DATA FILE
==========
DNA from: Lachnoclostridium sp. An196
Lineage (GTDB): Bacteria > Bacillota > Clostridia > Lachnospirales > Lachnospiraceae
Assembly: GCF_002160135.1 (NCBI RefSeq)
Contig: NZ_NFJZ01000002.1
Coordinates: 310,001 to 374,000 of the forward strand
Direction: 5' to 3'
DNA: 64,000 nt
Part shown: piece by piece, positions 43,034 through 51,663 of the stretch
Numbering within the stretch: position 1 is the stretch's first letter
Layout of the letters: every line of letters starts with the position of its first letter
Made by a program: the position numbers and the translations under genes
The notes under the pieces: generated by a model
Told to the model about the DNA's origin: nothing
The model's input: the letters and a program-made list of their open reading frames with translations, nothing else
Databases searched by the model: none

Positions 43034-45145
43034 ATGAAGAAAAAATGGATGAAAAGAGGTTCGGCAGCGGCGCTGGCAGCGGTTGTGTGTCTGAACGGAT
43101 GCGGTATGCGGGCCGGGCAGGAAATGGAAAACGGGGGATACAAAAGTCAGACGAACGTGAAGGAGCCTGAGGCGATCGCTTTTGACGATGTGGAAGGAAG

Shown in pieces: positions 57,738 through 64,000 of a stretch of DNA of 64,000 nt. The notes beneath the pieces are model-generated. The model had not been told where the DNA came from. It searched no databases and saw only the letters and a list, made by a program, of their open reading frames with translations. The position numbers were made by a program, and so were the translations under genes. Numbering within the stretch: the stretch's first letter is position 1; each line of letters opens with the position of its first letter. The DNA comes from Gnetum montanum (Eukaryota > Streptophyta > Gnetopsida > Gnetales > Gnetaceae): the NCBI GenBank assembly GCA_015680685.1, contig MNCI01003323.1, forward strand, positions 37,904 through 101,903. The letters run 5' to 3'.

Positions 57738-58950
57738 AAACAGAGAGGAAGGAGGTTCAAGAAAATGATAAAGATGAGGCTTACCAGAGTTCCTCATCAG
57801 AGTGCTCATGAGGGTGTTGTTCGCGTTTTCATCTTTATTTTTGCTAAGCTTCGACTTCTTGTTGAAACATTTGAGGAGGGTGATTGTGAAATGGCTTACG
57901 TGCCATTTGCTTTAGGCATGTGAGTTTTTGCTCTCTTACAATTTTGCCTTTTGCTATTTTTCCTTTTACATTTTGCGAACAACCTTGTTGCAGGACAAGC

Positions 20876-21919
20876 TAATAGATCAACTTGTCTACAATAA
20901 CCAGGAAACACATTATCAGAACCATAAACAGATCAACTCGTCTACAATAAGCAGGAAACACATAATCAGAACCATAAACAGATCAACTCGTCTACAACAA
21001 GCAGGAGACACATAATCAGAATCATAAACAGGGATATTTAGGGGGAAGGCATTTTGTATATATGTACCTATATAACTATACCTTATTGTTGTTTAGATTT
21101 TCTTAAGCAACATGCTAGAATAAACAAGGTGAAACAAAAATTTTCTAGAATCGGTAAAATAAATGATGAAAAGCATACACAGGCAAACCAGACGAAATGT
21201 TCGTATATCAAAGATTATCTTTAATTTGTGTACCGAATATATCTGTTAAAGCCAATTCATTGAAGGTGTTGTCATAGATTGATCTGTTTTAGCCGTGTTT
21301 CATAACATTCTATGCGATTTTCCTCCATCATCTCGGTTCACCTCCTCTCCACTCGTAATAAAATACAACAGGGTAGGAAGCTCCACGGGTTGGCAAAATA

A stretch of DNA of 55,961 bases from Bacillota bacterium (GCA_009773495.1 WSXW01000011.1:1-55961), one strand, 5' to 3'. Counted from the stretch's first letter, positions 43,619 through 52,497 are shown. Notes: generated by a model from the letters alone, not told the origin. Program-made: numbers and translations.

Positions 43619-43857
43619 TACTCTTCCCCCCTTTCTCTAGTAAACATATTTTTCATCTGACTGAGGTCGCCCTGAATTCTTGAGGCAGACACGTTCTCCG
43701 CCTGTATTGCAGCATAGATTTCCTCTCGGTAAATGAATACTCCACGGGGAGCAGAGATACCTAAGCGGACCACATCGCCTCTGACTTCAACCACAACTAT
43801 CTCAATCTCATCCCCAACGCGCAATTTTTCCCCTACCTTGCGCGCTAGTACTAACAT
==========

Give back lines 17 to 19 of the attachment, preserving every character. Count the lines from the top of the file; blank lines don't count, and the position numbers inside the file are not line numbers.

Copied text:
43034 ATGAAGAAAAAATGGATGAAAAGAGGTTCGGCAGCGGCGCTGGCAGCGGTTGTGTGTCTGAACGGAT
43101 GCGGTATGCGGGCCGGGCAGGAAATGGAAAACGGGGGATACAAAAGTCAGACGAACGTGAAGGAGCCTGAGGCGATCGCTTTTGACGATGTGGAAGGAAG

Shown in pieces: positions 57,738 through 64,000 of a stretch of DNA of 64,000 nt. The notes beneath the pieces are model-generated. The model had not been told where the DNA came from. It searched no databases and saw only the letters and a list, made by a program, of their open reading frames with translations. The position numbers were made by a program, and so were the translations under genes. Numbering within the stretch: the stretch's first letter is position 1; each line of letters opens with the position of its first letter. The DNA comes from Gnetum montanum (Eukaryota > Streptophyta > Gnetopsida > Gnetales > Gnetaceae): the NCBI GenBank assembly GCA_015680685.1, contig MNCI01003323.1, forward strand, positions 37,904 through 101,903. The letters run 5' to 3'.